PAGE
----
20 May 2007

The chicks are on their way - all our hens have started sitting

When a hen's sitting she doesn't like being disturbed and this hen has that typical "Don't you dare touch me." look. I got as close as I could without her pecking my camera - or me!

These eggs are all huge big brown ones and I'm looking forward to seeing how the chicks from our new Brahma cock turn out crossed with this Marans x huge red cock we had a few years ago. We haven't had a cockerel all winter because we change ours every so often to avoid having deformed and sickly chicks - many malformations are caused by consanguinity.

It's also fun choosing a new cock and seeing how his progeny do. The girls' timing is perfect, the cockerel came a few weeks a go and if they'd started sitting sooner, the eggs may not have been fertile.
Broody hen sitting on eggs
I'm also pleased that they've all decided to sit now, because they do less damage to the garden when they're sitting, they just come out of the nest to feed and defacate then rush back in to keep the eggs nice and warm. That means I can plant out my summer veg with just a few sticks for protection rather than having to cage things. The other problem is that when we have a lot of hens and chicks, I use the vegetable cages for keeping them in for the first week, and I haven't had time to make any this year.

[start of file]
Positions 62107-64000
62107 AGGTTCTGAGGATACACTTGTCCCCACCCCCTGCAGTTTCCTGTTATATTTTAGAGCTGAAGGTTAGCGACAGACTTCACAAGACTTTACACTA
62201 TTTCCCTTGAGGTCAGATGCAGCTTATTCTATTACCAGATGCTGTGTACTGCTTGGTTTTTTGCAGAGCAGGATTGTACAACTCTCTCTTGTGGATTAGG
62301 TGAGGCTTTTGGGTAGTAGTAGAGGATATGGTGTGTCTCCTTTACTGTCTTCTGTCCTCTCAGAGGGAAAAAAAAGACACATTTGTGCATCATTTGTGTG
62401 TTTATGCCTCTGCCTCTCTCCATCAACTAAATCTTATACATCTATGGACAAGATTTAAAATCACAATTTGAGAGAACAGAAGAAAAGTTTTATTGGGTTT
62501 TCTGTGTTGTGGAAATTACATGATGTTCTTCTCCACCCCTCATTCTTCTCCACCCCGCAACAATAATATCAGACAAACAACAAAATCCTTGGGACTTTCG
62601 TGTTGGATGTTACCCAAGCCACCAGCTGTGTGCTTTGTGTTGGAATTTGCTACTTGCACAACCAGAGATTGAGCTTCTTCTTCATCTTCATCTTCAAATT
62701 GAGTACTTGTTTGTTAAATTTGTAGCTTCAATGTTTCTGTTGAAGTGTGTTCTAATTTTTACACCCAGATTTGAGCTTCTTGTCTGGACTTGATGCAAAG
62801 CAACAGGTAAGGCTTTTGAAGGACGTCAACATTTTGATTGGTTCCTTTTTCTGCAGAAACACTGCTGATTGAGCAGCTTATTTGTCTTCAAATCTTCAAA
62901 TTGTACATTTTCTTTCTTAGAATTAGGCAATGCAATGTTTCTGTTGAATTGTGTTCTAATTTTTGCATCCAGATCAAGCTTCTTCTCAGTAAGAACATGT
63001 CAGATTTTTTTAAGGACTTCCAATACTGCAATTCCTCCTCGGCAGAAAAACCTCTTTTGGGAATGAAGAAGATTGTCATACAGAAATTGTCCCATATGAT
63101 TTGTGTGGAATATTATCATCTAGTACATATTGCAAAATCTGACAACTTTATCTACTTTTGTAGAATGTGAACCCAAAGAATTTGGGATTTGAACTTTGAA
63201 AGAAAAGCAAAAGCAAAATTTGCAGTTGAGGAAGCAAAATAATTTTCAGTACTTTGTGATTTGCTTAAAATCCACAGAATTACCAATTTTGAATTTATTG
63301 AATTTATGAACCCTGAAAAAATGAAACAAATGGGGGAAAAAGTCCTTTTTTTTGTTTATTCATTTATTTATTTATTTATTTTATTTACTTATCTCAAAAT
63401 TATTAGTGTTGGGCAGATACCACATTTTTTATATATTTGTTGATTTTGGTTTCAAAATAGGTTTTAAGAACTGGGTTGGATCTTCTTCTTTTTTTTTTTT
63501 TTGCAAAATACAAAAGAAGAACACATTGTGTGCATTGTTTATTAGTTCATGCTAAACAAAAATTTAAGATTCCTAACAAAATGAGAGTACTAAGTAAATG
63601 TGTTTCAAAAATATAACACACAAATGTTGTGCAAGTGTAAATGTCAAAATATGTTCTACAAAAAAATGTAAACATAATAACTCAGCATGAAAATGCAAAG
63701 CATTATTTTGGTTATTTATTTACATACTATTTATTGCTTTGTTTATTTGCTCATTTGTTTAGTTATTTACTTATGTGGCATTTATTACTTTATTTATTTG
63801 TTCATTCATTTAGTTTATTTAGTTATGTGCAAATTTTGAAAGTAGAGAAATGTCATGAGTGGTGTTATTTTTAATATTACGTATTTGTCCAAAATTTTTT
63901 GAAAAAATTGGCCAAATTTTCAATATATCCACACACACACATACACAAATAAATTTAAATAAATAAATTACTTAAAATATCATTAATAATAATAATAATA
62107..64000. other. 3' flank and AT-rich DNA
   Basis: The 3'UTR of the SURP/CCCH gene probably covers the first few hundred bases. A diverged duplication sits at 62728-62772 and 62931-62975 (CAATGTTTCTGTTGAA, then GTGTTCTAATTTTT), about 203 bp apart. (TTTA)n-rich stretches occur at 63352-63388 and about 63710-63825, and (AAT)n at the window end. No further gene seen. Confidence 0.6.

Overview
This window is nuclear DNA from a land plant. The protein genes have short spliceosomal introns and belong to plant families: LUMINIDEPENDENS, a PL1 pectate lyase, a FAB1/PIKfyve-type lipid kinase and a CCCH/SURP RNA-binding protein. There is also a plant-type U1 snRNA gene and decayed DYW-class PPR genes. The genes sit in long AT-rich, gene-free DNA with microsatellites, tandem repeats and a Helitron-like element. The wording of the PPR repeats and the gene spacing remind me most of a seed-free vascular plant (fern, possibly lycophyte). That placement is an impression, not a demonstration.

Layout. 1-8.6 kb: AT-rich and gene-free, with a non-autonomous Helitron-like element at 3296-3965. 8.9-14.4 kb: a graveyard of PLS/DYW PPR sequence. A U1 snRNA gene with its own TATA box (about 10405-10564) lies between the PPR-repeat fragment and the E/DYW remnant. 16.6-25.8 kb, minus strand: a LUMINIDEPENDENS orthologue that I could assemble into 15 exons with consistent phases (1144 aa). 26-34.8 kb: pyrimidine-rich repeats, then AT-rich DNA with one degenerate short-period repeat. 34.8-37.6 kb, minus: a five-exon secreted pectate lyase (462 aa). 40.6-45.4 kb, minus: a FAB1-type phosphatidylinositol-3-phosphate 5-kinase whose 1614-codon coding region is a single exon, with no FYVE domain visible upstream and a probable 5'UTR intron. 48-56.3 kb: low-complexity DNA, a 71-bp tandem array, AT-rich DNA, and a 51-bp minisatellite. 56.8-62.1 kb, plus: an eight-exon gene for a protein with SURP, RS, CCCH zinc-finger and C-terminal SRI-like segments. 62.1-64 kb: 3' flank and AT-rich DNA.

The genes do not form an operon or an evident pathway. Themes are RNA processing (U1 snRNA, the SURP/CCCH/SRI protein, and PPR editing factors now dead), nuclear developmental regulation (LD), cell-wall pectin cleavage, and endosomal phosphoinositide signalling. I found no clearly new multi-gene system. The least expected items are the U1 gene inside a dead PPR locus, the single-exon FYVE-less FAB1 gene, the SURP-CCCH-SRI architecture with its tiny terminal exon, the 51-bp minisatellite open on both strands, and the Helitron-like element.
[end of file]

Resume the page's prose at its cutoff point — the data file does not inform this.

Once we're sure a hen is sitting, we transfer her complete with eggs in her container (We used empty gunpowder barrels) to a seperate 6m² cage inside the hen house.

This stops the other hens laying in the nest, which causes fighting and broken eggs and of course late eggs don't get sat on for the full three weeks, except by our most stubborn mothers. So either the chicks from the original clutch of eggs have all hatched and don't get a chance to go out with the hen because she's still sitting, or the hen leaves the unhatched eggs and the chicks get cold and die inside the egg.

The mother hens stay in the cage with everything they need, (Including a dustbath, which they really appreciates after three weeks of inactivity.) until about a week after the chicks have hatched to "bond" with them and because we've got a lot of Magpies here who they take the chicks when they're little.

I wouldn't mind if the Magpies ate the ones they take, but before we had this system we used to find a lot of injured chicks who'd been dropped from a great height by a Magpie who's eye was bigger than his beak...

I've kept chickens for a long time, but I'm still tickled pink when I have a hen with chicks.

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